TV pick of the week: Shackleton's Captain
The story of Sir Ernest Shackleton's 1914 Antarctic expedition and the subsequent 18-month nightmare for him and his 27 crew remains one of the greatest tales of survival and leadership.
Trapped in a slowly moving ice floe, Shackleton's ship Endurance was eventually crushed and sank. The explorer and his crew set up a winter station on the ice and when it broke up took to three lifeboats and made landfall on the remote and uninhabited Elephant Island.
From there, taking only five others - including the Endurance's captain and navigator, New Zealander Frank Worsley - Shackleton sailed to South Georgia, more than 1000km away. After landing on its southern shore, they traversed the island's mountains to raise the alarm at the northern whaling stations.
It's a story that has been told before on screen. Kenneth Branagh played Shackleton in an acclaimed 2002 telefeature after a run of documentaries including The Endurance, in 2000, and the IMAX film, Shackleton's Antarctic Adventure, in 2001.
This retelling focuses on Worsley, whose key role has not been widely acknowledged.
In a combination of interviews with experts, re-enactments of the events, intercut with original film footage and stills by the expedition's official photographer, Frank Hurley, Shackleton's captain tells the tale from a different perspective, giving credit to the seamanship and skills of Worsley, who is played in the dramatisations by Craig Parker.
Made with a $812,500 NZ On Air budget, there are moments in Shackleton's Captain which can feel like an extended version of I Shouldn't be Alive, rather than something for a Sunday Theatre slot. But it's done with great heart and enthusiasm.
The dramatisations were filmed in substitute locations - the Southern Alps replacing South Georgia. And the southern ocean lifeboat scenes come with the help of CGI. But reconstructions are intercut with compelling original images which Shackleton insisted on filming so that they could share the adventure on their return, and interviews with experts give the story context and help bring it to life.
It's not a big-budget Hollywood drama, but it is an instructive, detailed and fresh look at a remarkable story which taps into the Kiwi affinity for the frozen continent.
The documentary's makers say: "The crew looked to Shackleton to lead them, Shackleton looked to Worsley to save them."
When: Sunday, 9.30pm
Where: TV One
What: Docudrama honouring an unsung hero
Awards pick: 2012 MTV Movie Awards
And the best kiss goes to ... Well, you'll have to wait until Monday to find out, but in one of the most coveted of categories at the MTV Movie Awards the frontrunners surely have to be Ryan Gosling and a rain-soaked Emma Stone in Crazy, Stupid, Love and Kristen Stewart and Robert Pattinson's wedding-day pash in Twilight: Breaking Dawn - Part 1. Then again, Emma Watson and Rupert Grint had to wait seven movies to finally snog in the final Harry Potter film.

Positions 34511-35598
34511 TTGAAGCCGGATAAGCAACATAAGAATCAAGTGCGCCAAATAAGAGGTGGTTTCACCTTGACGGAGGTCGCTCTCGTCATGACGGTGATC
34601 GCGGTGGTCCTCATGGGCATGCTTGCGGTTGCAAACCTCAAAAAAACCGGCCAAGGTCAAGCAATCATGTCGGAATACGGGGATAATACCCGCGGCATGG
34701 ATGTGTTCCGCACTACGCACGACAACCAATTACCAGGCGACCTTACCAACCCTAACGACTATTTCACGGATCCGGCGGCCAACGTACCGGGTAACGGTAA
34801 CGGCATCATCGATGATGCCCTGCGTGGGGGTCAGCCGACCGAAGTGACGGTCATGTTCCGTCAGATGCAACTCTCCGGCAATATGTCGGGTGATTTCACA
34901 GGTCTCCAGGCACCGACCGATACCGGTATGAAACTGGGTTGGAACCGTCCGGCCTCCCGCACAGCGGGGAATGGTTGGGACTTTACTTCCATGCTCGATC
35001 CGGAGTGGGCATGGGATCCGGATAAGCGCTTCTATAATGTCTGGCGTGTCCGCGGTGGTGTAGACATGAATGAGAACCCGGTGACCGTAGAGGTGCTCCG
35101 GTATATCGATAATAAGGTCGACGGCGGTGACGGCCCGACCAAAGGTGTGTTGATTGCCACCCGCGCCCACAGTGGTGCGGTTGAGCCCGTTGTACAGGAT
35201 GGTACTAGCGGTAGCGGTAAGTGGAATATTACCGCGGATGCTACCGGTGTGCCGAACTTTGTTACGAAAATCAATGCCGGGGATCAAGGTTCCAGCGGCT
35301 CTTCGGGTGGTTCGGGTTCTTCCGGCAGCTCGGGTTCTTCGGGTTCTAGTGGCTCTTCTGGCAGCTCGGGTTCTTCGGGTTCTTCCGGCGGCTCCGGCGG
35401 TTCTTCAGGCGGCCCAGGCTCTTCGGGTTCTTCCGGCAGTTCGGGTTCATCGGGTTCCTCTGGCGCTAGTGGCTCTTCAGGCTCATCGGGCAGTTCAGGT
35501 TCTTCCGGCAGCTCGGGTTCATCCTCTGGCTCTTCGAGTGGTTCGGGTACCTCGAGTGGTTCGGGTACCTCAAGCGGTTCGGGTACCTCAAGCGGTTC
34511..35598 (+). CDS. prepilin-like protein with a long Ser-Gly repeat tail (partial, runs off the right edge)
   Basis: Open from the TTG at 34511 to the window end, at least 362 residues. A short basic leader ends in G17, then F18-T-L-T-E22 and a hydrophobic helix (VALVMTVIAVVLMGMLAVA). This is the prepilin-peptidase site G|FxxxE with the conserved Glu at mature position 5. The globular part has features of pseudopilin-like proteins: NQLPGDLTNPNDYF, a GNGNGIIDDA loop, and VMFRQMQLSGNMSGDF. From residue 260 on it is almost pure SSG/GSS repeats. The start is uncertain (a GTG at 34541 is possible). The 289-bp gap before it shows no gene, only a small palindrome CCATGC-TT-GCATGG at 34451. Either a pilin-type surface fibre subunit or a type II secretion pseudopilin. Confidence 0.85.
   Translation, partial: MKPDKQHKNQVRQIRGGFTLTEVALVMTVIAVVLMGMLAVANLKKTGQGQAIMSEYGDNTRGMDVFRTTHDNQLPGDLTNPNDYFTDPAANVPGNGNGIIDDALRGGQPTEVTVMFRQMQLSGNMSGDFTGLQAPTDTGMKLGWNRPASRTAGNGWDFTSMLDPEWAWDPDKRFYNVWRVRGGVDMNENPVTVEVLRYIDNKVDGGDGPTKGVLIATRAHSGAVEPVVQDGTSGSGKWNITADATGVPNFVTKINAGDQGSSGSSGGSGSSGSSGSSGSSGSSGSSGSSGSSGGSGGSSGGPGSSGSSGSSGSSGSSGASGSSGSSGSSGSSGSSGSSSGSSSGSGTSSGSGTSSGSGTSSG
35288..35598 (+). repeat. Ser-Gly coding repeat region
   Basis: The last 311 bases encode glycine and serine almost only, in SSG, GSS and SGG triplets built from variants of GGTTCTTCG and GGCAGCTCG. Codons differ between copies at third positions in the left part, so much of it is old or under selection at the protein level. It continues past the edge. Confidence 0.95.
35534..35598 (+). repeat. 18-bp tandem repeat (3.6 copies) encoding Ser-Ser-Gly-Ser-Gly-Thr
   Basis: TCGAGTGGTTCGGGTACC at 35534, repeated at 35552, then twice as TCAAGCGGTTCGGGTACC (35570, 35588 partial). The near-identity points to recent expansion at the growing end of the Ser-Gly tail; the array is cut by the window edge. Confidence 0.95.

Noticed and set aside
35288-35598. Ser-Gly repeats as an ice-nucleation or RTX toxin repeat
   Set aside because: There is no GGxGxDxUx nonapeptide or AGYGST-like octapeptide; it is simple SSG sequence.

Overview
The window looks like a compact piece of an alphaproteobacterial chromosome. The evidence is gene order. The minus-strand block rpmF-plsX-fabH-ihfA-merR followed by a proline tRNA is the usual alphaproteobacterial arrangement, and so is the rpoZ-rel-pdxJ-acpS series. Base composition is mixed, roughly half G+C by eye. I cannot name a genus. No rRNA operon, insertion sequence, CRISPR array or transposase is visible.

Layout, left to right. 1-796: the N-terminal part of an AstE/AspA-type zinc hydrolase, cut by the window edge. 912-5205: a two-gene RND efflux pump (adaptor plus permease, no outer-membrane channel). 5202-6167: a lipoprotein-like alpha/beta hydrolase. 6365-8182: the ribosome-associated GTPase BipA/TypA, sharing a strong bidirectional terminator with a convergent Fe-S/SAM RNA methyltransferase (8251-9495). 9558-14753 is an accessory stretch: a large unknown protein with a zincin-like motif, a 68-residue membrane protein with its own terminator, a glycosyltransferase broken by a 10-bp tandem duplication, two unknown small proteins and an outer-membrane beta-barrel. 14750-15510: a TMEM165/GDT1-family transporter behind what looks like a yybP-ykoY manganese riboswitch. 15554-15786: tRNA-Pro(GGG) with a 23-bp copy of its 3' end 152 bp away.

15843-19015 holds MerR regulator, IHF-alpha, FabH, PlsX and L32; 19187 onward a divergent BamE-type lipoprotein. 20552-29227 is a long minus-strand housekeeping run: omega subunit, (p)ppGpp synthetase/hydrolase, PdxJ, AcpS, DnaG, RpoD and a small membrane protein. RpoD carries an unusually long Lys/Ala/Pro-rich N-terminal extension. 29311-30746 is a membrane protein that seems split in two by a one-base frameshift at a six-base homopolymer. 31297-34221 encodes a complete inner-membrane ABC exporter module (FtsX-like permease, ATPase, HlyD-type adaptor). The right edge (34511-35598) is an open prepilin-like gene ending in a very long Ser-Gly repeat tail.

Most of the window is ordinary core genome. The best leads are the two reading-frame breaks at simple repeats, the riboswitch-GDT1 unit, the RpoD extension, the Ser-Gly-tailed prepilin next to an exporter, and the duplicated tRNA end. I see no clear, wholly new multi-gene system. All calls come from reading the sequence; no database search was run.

The show is hosted by Russell Brand and will feature appearances by Stewart, Stone, Charlize Theron and Mark Wahlberg. Up for movie of the year are Bridesmaids, Twilight, Harry Potter, The Hunger Games and The Help.
When: Monday, 1pm
What: The cool kids' Oscars
Comedy pick: Twenty twelve
A mockumentary about planning an Olympics? Deja vu anyone?
Yes, the BBC deny that Twenty Twelve, starring Downton Abbey's Hugh Bonneville has any connection to our own John Clarke's The Games, which parodied the preparations for the Sydney Olympics for two seasons in 1998.
Clarke says the show came after an approach was made to the BBC, which brought in Twenty Twelve's eventual writer, John Morton, and who was loaned copies of Clarke's series.
Four years later, without Clarke's involvement, out popped Twenty Twelve.
Says Clarke: "We have suggested that once Mr Morton finds out that repressed memory is not an Olympic event, perhaps he could return the DVDs."
When: Friday, 9pm
What: Planning the London Olympics
Comedy pick: Hounds
This new comedy series tells the story of self-centred, 30-something lawyer Will (Toby Sharpe) and the unusual family he is forced to become more involved with when his dad dies.
There is his clever scathing half-sister Lily (Susana Tang), delightful oddball and alcoholic dog trainer Marty (Mick Innes), and the greyhound star whose initial name, Lundybainwatson, sparked a bit of controversy a few weeks ago. The producers have since changed it and his new name will be revealed tomorrow night.
Although the show is from the creators of 7 Days, its acerbic humour is in stark contrast to the show which returns on Friday nights before Hounds, following its comedy festival hiatus.
When: Friday, 10pm
What: Comedy that's gone to the dogs
Crime pick: CSI
The 12th season of CSI continues its high staff turnover with the arrival of Elisabeth Shue - yes, she who once starred in Leaving Las Vegas - to replace the departed Marg Helgenberger in the squad of forensic scientists.
Shue's character is blood-spatter expert Julie Finlay, who shares a past with that of Ted Danson's recently arrived boss D.B. Russell. He fired her when they were working together in a crime lab in Seattle but hired her after she completed an anger-management course. And just as its not Shue's first time in a production set in Las Vegas, she's also familiar with the labcoat look, having played played doctors and scientists before in The Saint and The Invisible Man.
When: Saturday, 8.30pm
What: Shue's on the other foot